Defendant was sentenced to death and life imprisonment without possibility of parole respectively on the two counts of kidnaping for the purpose of robbery with bodily harm. He was sentenced to state prison for the term prescribed by law as to the other six counts. 2 His appeal is automatic. (§ 1239, subd. (b).) In People v. Anderson (1972) 6 Cal.3d 628, 100 Cal.Rptr. 152, 493 P.2d 880, we held that the death penalty violated our state constitutional prohibition against cruel or unusual punishment (Cal.Const., art. I, § 6.) 3 And in Furman v. Georgia (1972) 408 U.S. 238, 92 S.Ct. 2726, 33 L.Ed.2d 346, the United States Supreme Court ruled that imposition of the death penalty in these circumstances contravened the federal Constitution. As defendant's death penalty must therefore be set aside, it is unnecessary to consider the claims of error arising out of his penalty trial. 4 We proceed to a determination of defendant's contentions relative to the judgment of guilt.

The evidence in this case, viewed in the light most favorable to the People, showed that defendant, during the six-month period extending from February to July of 1966, engaged in a course of criminal conduct wherein he succeeded in gratifying perverse sexual desires, by means of brutal force causing bodily injury, upon the unwilling persons of five different women whom he kidnaped at different times and places for that purpose and the additional purpose of robbery. The eight counts of which defendant was found guilty arose from his conduct as to three of the women; evidence as to the remaining two women was admitted for the purpose of showing his identity through a common plan.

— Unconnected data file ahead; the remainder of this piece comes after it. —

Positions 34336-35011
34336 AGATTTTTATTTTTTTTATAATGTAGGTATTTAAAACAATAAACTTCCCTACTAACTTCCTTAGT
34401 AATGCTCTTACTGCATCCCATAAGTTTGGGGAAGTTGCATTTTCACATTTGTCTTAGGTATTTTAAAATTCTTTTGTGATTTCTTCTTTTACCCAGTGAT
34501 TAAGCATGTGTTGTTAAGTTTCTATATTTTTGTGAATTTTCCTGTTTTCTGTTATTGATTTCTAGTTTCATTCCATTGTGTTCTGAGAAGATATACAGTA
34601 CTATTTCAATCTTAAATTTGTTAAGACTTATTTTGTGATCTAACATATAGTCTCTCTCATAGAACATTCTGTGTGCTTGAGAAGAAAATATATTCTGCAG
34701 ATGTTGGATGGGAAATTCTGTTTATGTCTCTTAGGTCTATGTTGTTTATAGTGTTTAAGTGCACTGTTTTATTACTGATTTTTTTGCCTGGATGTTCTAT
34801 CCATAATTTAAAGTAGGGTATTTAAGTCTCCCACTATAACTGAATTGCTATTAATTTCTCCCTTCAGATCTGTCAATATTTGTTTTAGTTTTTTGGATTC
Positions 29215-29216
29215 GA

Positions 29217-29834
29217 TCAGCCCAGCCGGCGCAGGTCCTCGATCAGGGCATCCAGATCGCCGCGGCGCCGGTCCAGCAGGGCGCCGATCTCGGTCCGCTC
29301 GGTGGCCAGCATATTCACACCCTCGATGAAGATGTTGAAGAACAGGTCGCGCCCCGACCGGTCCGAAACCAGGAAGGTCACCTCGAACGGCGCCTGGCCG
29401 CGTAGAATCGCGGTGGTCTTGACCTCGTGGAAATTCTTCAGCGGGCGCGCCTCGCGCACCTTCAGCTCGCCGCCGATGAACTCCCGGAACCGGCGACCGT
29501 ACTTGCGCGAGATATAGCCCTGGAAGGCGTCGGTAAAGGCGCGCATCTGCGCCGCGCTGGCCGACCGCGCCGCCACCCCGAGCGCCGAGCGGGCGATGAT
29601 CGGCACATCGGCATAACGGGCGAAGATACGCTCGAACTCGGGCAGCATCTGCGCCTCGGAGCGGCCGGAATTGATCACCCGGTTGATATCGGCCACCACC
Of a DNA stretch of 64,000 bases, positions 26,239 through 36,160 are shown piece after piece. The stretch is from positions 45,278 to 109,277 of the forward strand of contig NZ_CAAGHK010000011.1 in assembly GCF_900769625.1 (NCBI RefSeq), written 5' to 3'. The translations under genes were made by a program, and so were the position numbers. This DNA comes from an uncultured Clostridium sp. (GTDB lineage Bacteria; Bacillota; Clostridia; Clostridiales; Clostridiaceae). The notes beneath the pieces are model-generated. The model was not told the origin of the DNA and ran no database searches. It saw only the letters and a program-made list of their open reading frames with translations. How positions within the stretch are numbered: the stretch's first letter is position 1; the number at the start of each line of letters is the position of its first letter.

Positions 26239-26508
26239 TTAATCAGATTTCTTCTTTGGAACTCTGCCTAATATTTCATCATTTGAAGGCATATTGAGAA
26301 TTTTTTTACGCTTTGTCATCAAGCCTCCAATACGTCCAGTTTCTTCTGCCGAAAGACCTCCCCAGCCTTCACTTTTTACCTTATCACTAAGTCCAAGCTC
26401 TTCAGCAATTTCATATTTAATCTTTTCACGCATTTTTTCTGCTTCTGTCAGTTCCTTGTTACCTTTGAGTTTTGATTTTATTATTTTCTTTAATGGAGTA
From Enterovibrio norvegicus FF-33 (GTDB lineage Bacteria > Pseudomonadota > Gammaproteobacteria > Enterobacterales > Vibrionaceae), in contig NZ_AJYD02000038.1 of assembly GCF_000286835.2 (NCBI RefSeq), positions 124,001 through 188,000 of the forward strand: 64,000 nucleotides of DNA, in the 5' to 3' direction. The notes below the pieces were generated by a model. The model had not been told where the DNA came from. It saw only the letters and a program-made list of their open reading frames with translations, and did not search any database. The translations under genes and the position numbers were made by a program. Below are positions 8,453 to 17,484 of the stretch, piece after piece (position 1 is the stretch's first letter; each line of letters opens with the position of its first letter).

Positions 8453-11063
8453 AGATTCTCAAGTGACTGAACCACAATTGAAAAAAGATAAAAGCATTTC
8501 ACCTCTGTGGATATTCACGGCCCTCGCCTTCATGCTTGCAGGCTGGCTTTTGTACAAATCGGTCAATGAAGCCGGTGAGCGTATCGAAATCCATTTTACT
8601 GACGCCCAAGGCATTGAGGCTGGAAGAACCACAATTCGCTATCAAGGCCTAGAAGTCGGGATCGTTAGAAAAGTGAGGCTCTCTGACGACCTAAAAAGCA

Although it is not necessary to our decision in this case that we set forth in minute detail the unsavory particulars of each of the five assaults as to which the prosecutor produced evidence, our resume will include certain details which will be relevant to contentions which we later consider. Although, as indicated above, the evidence concerning two of the five women was admitted only for the purpose of identifying defendant as the perpetrator of the charged acts relating to the remaining three women, our summary will consider the evidence as to all five women at this point in the interest of preserving chronological order.